The rise and decline of the North Dakota energy boom

Oct. 5, 2016
In recent years, hydraulic fracturing, or fracking, of shale rock to obtain oil and natural gas has helped sustain the local economy

Minot, North Dakota, is one of three larger communities that make up the group of North Dakota cities classified as part of the Bakken Formation, and the Three Forks formation.

These geological shale rock formations extend through North Dakota, South Dakota and Montana in the U.S., as well as Manitoba and Saskatchewan in Canada, and house an estimated 7.4 billion barrels of oil and 6.7 trillion cubic feet of natural gas, according to the U.S. Geological Survey.

To extract the oil and natural gas currently, technologies such has horizontal drilling and hydraulic fracturing, or fracking, are employed.

Between 2000 and 2015, Minot, like other North Dakota cities, including Williston and Stanley, saw a large increase in residents to fill the jobs needed to build oil wells, complete the fracking process for those wells, and provide necessary goods and services for the rising population. 

The city grew substantially in a small amount of time, leaving many new residents scrambling to find affordable housing in the area. The price to rent was so high, according to local Cornwell Tools dealer Tim Bader, that oil companies would offer an additional stipend just to pay for room and board. Alternatives also included living in one of the many nearby “man camps,” which were portable housing units built along stretches of highway closer to drilling operations.

“You need a price of about $60 (per barrel) minimum (to make a profit),” Bader says. “We had $200 barrel of oil a couple years ago. They were making money like crazy then. It was a free-for-all. If you could breathe, you could get a job.”

Due to the recent stagnation of oil prices, fracking has no longer been as lucrative as it once was.

“Minot is on the fringe with the oil boom,” explains Bader. “There isn’t an oil well located within 60 miles of here, but there are a lot of companies based out of here. The towns of Williston and Stanley, some of these other communities were so small, they didn’t have near the infrastructure to take care of all this equipment. If you went west toward Williston, there were all kinds of “man camps” on the highway.”

It’s widely accepted that the boom began to bust (or at least pause until further notice) in March 2015. As of August 2016, U.S. WTI crude oil prices still remain at about $45 per barrel. This has translated to a decline in population and halted construction projects in the area.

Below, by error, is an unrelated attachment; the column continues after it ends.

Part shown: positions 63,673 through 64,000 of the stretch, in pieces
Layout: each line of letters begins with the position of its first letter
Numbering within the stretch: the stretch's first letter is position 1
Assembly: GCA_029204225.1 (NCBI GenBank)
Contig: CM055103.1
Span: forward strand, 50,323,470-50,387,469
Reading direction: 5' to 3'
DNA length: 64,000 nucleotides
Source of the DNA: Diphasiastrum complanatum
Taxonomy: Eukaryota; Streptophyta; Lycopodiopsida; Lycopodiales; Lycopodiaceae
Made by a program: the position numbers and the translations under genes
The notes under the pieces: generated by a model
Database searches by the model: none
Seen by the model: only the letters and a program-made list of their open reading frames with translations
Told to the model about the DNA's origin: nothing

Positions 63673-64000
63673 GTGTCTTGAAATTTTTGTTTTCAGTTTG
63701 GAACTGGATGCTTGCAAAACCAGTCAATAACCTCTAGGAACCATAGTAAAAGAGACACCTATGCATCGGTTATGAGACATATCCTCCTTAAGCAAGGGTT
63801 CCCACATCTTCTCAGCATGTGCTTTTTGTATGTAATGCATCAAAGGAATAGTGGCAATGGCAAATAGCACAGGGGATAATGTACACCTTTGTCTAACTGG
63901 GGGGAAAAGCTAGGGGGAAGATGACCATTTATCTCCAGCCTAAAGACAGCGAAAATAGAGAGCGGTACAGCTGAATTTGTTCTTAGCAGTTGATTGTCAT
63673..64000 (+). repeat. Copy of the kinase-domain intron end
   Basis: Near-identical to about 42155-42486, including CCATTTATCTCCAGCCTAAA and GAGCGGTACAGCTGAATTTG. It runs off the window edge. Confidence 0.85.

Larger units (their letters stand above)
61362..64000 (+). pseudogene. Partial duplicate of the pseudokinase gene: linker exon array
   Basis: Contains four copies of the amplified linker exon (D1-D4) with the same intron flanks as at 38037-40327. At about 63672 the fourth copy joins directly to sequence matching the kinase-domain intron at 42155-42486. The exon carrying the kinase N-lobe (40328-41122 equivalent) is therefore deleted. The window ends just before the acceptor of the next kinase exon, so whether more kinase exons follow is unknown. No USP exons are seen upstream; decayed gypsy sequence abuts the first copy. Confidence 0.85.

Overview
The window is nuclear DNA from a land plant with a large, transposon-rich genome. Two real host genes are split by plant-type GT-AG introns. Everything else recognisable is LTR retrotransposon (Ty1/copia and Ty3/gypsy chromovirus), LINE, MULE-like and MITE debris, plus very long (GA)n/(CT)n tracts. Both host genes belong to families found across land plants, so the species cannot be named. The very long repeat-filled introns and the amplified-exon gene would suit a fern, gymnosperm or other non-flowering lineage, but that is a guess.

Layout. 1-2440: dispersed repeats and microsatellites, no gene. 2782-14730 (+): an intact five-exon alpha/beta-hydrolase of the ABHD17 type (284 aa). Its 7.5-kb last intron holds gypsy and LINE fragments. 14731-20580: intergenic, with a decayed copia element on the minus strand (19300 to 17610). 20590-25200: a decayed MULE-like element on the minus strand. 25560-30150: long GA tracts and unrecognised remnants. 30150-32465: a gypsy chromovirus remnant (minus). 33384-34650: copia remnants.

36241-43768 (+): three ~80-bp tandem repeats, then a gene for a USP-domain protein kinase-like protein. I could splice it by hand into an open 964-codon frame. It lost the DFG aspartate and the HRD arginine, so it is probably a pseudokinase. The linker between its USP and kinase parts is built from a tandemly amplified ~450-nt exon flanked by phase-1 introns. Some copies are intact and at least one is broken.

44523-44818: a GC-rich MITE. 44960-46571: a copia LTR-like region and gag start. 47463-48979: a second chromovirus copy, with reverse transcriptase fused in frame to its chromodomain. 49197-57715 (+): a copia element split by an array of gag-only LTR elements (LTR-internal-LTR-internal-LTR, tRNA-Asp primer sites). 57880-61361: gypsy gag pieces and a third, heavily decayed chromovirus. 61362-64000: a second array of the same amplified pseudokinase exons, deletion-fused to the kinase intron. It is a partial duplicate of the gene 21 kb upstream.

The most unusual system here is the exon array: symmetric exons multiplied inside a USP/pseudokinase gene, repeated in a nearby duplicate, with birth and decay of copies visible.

“For what’s left of the transplants, about 15 percent of the population is left,” he says. “At one time probably close to 40 (percent).

Bader says the population before the boom was about 40,000; and at its peak there were about 60,000 residents including transients, in the surrounding area.

“There are still a lot of good jobs for people out there, on the service side of the industry,” Bader says. “These wells have to be maintained.  What creates the most activity is the drilling and fracking. You have to haul so much water out there to frack the well.”

In the meantime, the local economy sustains on the agricultural and ranching industries in the area, as well as the U.S. Air Force base 15 miles north of the city.

“Everybody’s expecting an uptick in the business again,” Bader says. “Nobody seems to know when. But [the price of] oil has to go up.”

About the Author

Erica Schueller | Editorial Director | Commercial Vehicle Group

Erica Schueller is the Editorial Director of the Endeavor Commercial Vehicle Group. The commercial vehicle group includes the following brands: American Trucker, Bulk Transporter, Fleet Maintenance, FleetOwner, Refrigerated Transporter, and Trailer/Body Builders brands.

An award-winning journalist, Schueller has reported and written about the vehicle maintenance and repair industry her entire career. She has received accolades for her reporting and editing in the commercial and automotive vehicle fields by the Truck Writers of North America (TWNA), the International Automotive Media Competition (IAMC), the Folio: Eddie & Ozzie Awards and the American Society of Business Publication Editors (ASBPE) Azbee Awards.

Schueller has received recognition among her publishing industry peers as a recipient of the 2014 Folio Top Women in Media Rising Stars award, acknowledging her accomplishments of digital content management and assistance with improving the print and digital products in the Vehicle Repair Group. She was also named one Women in Trucking’s 2018 Top Women in Transportation to Watch.

She is an active member of a number of industry groups, including the American Trucking Associations' (ATA) Technology & Maintenance Council (TMC),  the Auto Care Association's Young Auto Care Networking Group, GenNext, and Women in Trucking.

In December 2018, Schueller graduated at the top of her class from the Waukesha County Technical College's 10-week professional truck driving program, earning her Class A commercial driver's license (CDL).  

She has worked in the vehicle repair and maintenance industry since 2008.

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